Harper Buys Raskin Memoir

In a world rights agreement, Congressman Jamie Raskin sold his memoir, Unthinkable, to Lisa Sharkey at Harper. The book, which Matt Harper will edit, is slated for January 4, and will, the publisher said, chronicle the tumultuous start of 2021 for the politician, a 45-day period in which he confronted the loss of his son to suicide, survived the Capitol riot, and went on to introduce an article of impeachment against then president Donald Trump. The book, subtitled Trauma, Truth, and the Trials of American Democracy, is, Raskin said, “a labor of love written to capture the dazzling life of a brilliant young man in crisis, whom we lost forever, and the struggle to defend a beautiful nation in crisis, a democracy that we still have the chance to save.” Harper added that the book is “at turns a moving story of a father coping with loss, and a vital reminder of the sacrifice, perseverance, and vision that our constitutional democracy demands from all of us.” Raskin did not use an agent in the deal.

Brown’s ‘Atlas’ Navigated at RH

Bestseller Brené Brown (Daring Greatly) sold Atlas of the Heart to Random House’s Ben Greenberg in a North American rights agreement. William Morris Endeavor’s Suzanne Gluck negotiated the deal with Greenberg for the book, which is subtitled Mapping Meaningful Connection and the Language of Human Experience. Random House said that, in the work, set for November, Brown “takes us on a journey through 87 of the emotions and experiences that define what it means to be human,” while outlining “an actionable framework for meaningful connection.” RH added that the author paints “a universe where we can share and steward the stories of our bravest and most heartbreaking moments with one another in a way that builds connection.”

LB Visits McKenzie’s ‘Olive Grove’

Little, Brown’s Ben George nabbed Moses McKenzie’s debut novel, An Olive Grove in Ends, in a North American rights agreement from Rebecca Folland at U.K. publisher Headline. The book follows a young man of Jamaican descent, living in Bristol, England, whose attempt to escape his past as a drug dealer is derailed when he’s blackmailed by his girlfriend’s father. Comparing the author, a 23-year-old Bristol native, to Zadie Smith, George said McKenzie recalls her “in the vibrancy and invention of his writing and the vividness with which he brings to life this teeming urban neighborhood.” Olive Grove is slated for a 2022 release.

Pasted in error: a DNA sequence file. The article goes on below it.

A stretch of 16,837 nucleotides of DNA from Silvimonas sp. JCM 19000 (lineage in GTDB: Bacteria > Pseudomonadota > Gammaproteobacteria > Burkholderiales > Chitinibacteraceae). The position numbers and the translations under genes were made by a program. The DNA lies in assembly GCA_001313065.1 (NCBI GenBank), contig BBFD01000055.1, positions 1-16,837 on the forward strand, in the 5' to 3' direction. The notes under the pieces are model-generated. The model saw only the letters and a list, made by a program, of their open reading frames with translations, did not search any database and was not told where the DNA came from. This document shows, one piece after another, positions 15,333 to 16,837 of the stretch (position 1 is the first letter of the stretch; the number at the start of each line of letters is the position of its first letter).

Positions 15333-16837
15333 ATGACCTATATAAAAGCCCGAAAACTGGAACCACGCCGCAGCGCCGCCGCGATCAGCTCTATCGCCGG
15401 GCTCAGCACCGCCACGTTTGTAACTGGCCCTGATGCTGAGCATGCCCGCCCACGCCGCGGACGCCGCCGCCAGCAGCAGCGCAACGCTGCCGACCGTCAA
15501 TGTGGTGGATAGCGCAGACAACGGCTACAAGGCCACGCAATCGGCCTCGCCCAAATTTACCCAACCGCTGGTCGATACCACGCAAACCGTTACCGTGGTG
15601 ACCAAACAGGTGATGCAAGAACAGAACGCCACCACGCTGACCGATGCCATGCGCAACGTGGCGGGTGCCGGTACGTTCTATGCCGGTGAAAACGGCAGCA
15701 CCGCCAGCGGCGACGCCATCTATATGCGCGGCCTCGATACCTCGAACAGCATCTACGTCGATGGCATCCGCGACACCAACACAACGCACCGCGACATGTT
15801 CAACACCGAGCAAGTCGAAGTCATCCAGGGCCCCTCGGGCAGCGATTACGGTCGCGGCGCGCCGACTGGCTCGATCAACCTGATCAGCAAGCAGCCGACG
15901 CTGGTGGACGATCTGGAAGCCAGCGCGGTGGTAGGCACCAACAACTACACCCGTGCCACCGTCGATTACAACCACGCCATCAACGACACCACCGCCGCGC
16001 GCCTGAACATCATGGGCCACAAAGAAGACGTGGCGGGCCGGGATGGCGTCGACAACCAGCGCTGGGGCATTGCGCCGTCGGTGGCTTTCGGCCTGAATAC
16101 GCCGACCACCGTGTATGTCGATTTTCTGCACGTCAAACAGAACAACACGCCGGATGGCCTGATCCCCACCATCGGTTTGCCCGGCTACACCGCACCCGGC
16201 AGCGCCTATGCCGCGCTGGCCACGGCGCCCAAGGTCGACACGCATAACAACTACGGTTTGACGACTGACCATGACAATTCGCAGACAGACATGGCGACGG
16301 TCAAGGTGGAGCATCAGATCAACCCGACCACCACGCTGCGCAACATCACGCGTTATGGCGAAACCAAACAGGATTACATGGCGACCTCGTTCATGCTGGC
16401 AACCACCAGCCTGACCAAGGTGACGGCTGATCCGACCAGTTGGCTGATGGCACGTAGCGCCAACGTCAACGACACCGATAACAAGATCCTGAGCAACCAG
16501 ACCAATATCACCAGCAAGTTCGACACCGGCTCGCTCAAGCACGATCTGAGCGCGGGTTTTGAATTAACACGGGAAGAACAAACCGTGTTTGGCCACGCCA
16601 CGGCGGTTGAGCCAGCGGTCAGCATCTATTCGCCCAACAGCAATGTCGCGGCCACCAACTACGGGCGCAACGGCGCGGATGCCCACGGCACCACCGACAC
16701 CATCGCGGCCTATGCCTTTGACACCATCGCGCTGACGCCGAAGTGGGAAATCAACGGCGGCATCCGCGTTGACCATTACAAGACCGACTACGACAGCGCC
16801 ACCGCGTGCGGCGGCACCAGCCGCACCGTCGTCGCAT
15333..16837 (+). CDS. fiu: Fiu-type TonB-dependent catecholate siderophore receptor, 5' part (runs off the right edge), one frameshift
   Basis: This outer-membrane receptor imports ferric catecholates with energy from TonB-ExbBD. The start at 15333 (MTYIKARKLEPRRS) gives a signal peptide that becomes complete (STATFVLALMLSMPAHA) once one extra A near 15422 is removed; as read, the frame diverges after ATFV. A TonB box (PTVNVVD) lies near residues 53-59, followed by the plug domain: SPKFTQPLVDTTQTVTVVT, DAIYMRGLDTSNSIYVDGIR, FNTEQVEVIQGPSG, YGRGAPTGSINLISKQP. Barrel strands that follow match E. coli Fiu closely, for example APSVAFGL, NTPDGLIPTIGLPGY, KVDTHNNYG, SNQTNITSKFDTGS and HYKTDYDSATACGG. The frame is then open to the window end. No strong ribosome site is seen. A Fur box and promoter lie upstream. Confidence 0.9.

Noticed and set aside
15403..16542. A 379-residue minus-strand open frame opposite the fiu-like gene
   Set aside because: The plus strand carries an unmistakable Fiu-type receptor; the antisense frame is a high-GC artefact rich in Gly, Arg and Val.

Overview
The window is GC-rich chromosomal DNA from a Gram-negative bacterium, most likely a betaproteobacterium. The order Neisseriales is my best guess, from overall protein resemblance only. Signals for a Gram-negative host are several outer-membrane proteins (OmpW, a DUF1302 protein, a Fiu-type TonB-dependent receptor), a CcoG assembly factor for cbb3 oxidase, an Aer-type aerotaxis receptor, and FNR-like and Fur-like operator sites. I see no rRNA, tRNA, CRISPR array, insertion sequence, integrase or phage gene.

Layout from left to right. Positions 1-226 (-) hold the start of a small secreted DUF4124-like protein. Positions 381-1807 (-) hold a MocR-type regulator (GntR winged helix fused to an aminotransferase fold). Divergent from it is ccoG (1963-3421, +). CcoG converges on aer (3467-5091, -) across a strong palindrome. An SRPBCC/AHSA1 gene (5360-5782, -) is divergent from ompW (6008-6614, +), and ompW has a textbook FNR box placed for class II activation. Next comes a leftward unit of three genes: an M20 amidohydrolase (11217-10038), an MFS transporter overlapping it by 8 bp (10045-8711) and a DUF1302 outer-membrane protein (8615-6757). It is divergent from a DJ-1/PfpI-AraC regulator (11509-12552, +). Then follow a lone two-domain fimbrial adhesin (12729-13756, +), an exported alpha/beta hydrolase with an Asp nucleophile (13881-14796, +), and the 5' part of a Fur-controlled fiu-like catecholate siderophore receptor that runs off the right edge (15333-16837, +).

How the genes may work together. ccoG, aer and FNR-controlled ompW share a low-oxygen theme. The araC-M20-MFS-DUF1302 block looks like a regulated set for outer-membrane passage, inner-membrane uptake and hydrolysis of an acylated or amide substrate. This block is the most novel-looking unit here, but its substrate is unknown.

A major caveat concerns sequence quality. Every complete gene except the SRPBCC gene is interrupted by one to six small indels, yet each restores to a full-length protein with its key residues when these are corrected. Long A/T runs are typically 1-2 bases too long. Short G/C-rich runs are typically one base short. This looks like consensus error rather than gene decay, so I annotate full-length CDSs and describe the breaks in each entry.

Murphy, Simone Team on Plus-Size Series

For high six figures, Avon’s May Chen preempted two books in a new romance series by Julie Murphy (Dumplin’) and Sierra Simone (the Priest series). John Cusick at Folio Literary management, who represented the author in the world English rights agreement, called the line a “plus-size romance,” and said the first book, Bee Merry, features a 24-year-old plus-size adult film star named Bee Hobbes. In Bee Merry, the heroine, Cusick said, “finds her chance at love when she’s cast opposite her childhood boy band crush in a squeaky-clean holiday movie.”

Coll Sells Final Afghanistan Book

Steve Coll sold a new book about Afghanistan that will complete the trilogy he began with his 2004 Pulitzer Prize winner, Ghost Wars. The currently untitled book, which Penguin Press’s Ann Godoff acquired in a world rights agreement brokered with agent Melanie Jackson (who has an eponymous shingle), will, Penguin explained, continue the through line of events woven through Ghost Wars and then Directorate S, the second book in the series. Elaborating, the publisher said: “With the restoration of Taliban rule and the final collapse of American ambition in Afghanistan, Steve Coll’s panoramic and investigative chronicle of the U.S. misadventure in Central Asia requires a final volume.” The new book begins with the election of Donald Trump in 2016, and moves through “the fall of Kabul and beyond.”